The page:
21 March 2017

‘Manufacture’ under Central Excise law

Customs, Excise and Service Tax Appellate Tribunal (CESTAT) recently delivered few decisions on one of the oldest questions in Central Excise law – whether a process amounts to ‘manufacture’. According to the decisions while conversion of paddy to rice and affixing of pre-cut glasses to frames do not amount to manufacture, process of repacking of goods after marking for easy identification amounts to ‘manufacture’.


Conversion of paddy to rice

Chandigarh Bench of CESTAT has held that the definition of manufacture under the Central Excise Act, 1944 is pari materia to definition of manufacture as per Section 2(29BA) of the Income Tax Act, 1961. Further, placing reliance on a Supreme Court decision in the case of Cynamid India Ltd. (Civil Appeal Nos. 4403-4404 of 1996, decided on 13-4-1999), it was held that conversion of paddy to rice is not a distinct operation and does not amount to manufacture, because after dehusking, rice and husk remain in their natural form. Further observing that rice was not an excisable commodity, the Tribunal in its decision in the case of Dunar Foods held that clearance of rice from EOU to DTA shall not be subject to Central Excise duty.


Repacking of goods after marking identification

Delhi Bench of CESTAT has held that repacking of goods after marking with supply order number, number of objects inside the package and other necessary details for easy identification at consignee’s end is covered under definition of ‘manufacture’ under Section 2(f)(iii) of the Central Excise Act,1944. The Tribunal in this regard, in the case of Channel Auto Electric Pvt. Ltd., observed that without such markings the product could not been sold to the customer (ordnance factory) as the agreement between the two parties required the respondent to do so.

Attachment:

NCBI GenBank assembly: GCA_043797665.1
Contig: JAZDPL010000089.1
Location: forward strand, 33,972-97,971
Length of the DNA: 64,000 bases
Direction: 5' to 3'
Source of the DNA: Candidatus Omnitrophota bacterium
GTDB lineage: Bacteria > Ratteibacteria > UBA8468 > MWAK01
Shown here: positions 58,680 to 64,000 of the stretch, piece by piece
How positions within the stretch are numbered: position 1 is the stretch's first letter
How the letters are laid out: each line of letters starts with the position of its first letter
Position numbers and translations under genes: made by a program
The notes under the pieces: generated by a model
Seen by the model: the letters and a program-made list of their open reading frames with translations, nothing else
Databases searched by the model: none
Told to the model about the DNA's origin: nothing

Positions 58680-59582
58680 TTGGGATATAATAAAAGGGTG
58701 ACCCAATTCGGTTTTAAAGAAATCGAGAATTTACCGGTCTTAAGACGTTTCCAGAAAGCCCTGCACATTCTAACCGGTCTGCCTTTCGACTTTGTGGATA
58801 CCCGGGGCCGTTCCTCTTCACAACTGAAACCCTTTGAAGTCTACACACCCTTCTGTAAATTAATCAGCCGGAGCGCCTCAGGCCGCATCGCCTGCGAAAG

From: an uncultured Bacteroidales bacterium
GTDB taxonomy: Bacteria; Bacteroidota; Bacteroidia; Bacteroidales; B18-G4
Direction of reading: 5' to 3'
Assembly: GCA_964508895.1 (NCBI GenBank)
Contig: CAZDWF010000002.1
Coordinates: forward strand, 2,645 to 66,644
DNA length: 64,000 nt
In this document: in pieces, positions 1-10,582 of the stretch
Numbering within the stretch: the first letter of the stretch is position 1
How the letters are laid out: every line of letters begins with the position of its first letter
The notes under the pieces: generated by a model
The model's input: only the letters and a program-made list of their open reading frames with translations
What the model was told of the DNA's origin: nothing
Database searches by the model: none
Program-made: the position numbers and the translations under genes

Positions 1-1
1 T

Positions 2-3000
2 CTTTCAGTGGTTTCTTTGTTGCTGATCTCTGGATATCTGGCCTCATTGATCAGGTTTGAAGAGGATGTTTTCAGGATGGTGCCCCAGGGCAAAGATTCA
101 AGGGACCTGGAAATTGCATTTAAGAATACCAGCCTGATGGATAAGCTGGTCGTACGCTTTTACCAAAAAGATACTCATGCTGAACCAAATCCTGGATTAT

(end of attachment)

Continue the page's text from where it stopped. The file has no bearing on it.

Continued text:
Affixing pre-cut glasses to frames

Affixing duty paid processed and pre-cut glasses supplied by client to duty paid aluminium frames and panels with the help of sealant does not amount to manufacture. CESTAT Delhi, in its decision in the case of Crystal Corporation, was of the view that aluminium frames cut to specific dimension and the glass cut to specific dimension are components and parts of glazed panels, and their assembly and erection in the civil structure does not create a new commercially marketable product. Further, fact that the work order was an indivisible work contract for installation of curtain wall on the existing structure, there being no order for purchase of glazed panels, and that upon fabrication the curtain wall of glass became part of civil construction, was also noted by the Tribunal while it held that that no marketable new product was emerging in between.



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